So we’re searching for this thing called God, and we’re looking at old-time arguments for (and, eventually, against). And we’ve talked about what King Kong named the “ontological” jib-jabs, because they can be done with your eyes closed. That is, not easily, but without looking at the world outside your righteous noodle.

Samuel L. Jackson

"Hey, it works for me"

And the more I think about it, the more convinced I get these arguments only work if you already believe. They may convince a believer that her faith is not entirely irrational. But if you close your eyes an atheist, and master the ontological method, I’m thinking you’re going to open your eyes and say, “So what?”

Bertrand Russell agreed. In his “Autobiography,” he’s quoted in his early career saying, “Great God in Boots! – the ontological argument is sound!” But in his standard “History of Western Philosophy,” he one-eighties:

“The argument does not, to a modern mind, seem very convincing, but it is easier to feel convinced that it must be fallacious than it is to find out precisely where the fallacy lies.” (p536)

For the ontological argument is really more a form of meditation than a chain of thought. It may well be possible to sit down to meditate on perfection as a skeptic and stand up a true believer in the one God, creator of heaven and earth and of all that is, seen and unseen, but I doubt it.

So unless I hear a righteous upswell of ontologists, I’ll move on after mentioning what I think is the spookiest, most full-throated case of this kind: Mulla Sadra’s so-called “Argument of the Righteous.”

This is the Samuel L. Jackson of ontological attempts: it’s that cool. Mulla Sadra was a Muslim theologian living just after our Reformation, foremost among the Illuminationist school of Transcendental Theosophy. In other words: deep.

At the risk of transcendentally travestying the late Mullah, we’ll say it goes something like this:

  1. Existence itself is perfect
  2. Created things – because they are created – are imperfect
  3. Existence is an end in itself: it does not rely on anything else
  4. If anything exists, then God exists

Or, more simply: Existence itself is not the same as the existence of things – it is separate, “independent.” And that independent Existence is perfect because it is not a thing. Mulla Sadra calls Existence, God.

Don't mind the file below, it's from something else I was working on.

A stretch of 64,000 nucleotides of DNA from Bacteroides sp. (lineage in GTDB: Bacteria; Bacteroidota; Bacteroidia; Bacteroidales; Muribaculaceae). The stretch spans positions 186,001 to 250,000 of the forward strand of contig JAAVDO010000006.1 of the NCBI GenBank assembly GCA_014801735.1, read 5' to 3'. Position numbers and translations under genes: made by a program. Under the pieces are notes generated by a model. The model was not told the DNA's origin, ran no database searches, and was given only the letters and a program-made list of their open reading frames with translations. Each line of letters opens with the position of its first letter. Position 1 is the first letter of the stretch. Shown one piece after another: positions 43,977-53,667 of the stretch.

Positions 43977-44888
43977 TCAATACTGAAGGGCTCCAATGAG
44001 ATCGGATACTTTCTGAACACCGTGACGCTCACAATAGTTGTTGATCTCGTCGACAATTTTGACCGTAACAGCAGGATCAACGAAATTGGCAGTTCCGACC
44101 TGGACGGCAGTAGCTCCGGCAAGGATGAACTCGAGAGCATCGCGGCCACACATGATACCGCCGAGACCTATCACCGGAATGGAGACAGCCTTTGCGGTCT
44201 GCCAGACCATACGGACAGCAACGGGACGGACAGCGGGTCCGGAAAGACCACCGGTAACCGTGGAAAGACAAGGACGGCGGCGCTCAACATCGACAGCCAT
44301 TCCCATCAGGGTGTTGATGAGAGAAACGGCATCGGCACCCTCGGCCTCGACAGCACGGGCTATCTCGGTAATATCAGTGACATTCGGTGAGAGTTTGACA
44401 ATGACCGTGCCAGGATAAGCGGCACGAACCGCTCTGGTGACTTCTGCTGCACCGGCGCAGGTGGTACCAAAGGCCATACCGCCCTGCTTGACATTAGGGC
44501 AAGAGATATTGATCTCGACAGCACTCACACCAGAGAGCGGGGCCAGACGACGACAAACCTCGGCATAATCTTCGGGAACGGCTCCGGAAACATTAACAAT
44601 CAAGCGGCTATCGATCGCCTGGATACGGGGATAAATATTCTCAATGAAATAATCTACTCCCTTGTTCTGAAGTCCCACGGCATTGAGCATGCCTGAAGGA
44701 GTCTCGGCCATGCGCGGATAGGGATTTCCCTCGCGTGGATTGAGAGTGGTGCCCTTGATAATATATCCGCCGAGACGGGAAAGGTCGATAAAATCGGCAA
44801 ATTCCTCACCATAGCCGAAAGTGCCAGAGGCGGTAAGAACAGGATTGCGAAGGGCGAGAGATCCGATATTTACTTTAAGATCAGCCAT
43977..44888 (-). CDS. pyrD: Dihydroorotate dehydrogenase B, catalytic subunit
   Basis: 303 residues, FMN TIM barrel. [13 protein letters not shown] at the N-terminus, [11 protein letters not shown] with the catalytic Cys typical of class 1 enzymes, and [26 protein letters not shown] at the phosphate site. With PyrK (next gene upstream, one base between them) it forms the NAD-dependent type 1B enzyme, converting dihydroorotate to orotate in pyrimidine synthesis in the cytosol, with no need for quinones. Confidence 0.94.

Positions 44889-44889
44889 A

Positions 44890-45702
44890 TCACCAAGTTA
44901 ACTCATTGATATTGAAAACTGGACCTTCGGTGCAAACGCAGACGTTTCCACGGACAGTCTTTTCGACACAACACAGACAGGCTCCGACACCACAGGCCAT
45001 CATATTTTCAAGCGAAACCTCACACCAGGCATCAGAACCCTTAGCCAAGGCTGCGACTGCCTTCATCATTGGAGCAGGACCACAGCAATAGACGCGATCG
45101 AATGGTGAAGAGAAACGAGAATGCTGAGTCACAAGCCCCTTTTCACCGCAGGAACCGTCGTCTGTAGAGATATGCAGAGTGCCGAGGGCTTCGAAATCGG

Still not convinced? Think about Existence for a moment. Why does it even Exist? Do you have an answer?


4 responses to “Grrrr-Ontology

  1. He lost me at #1. How can we know existence is perfect if we have nothing to compare it to?

  2. You make an excellent point Keith – I think what he’s getting at is that BEING is perfect while THINGS are not – you can’t compare Beingness to anything else because it is the only one (i.e., there is no other Beingness) – but I’m not sure I’m quite getting it either …

  3. He’s got himself in a box on number one. It’s almost like he’s out there with that lunatic Liebniz with the whole “this is the best of all possible worlds” schtick. If you have to buy that being is perfect in order to believe in God then I’m out. Even if his argument is compared to things being is perfect I’m not buying it. How can we possibly understand the state that things are in? How can we claim to know what things are experiencing? And, what on earth does dude mean by things anyway? Trees, chipmunks, pieces of linolieum, socks, other humans. And, as long as were at this point, how can the man prove that he understands the experience of other things that are being? Maybe they are experiencing something more perfect than him, how the heck would he know?

  4. By the way, your blog is rockin’. I had to add you to my illustrious blogroll. Simply had to be done. You will be enshrined there until the end of time (or until I get sick of blogging, which ever comes first). “The Samuel L Jackson of ontological attempts” bit put you over the top.

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